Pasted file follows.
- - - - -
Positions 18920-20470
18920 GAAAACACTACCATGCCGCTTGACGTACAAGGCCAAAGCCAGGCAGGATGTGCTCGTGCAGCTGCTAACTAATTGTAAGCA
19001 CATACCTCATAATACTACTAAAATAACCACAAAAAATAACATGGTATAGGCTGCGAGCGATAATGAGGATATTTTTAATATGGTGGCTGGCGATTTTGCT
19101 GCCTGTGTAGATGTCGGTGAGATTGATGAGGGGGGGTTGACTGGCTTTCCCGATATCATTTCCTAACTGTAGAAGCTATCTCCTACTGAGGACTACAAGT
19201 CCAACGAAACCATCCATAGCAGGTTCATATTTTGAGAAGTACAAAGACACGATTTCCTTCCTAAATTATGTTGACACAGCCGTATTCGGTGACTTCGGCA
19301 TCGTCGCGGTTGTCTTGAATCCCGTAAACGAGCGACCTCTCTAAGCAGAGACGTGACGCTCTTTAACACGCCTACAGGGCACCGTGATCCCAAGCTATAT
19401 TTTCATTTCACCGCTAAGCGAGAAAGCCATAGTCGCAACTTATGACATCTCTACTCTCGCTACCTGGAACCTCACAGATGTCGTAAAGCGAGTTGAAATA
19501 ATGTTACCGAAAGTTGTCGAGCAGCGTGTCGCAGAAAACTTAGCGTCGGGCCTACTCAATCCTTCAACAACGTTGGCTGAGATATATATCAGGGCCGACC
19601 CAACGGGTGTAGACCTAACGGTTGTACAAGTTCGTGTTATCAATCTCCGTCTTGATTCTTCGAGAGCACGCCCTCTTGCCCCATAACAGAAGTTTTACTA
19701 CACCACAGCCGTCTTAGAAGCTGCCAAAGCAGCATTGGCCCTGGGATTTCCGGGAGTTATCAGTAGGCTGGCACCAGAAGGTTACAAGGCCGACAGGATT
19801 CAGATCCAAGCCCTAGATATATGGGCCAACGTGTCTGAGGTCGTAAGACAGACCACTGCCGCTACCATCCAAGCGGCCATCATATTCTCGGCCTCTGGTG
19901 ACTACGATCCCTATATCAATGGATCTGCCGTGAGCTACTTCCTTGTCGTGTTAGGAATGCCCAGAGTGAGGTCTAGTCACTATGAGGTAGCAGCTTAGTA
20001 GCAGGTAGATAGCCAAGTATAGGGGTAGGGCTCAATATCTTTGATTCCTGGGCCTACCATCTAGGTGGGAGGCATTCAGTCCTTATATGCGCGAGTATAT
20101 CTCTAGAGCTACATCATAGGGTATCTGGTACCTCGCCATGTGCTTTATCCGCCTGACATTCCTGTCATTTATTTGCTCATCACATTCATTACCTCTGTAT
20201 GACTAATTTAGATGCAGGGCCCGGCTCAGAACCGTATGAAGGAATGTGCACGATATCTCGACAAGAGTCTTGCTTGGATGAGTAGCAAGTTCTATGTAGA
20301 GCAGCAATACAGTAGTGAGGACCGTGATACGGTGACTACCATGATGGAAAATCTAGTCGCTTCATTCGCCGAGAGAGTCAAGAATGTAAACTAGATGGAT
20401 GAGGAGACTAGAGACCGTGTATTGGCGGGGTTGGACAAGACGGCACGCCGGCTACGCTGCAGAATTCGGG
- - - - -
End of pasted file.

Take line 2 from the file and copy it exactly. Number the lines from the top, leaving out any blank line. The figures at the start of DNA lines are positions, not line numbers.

18920 GAAAACACTACCATGCCGCTTGACGTACAAGGCCAAAGCCAGGCAGGATGTGCTCGTGCAGCTGCTAACTAATTGTAAGCA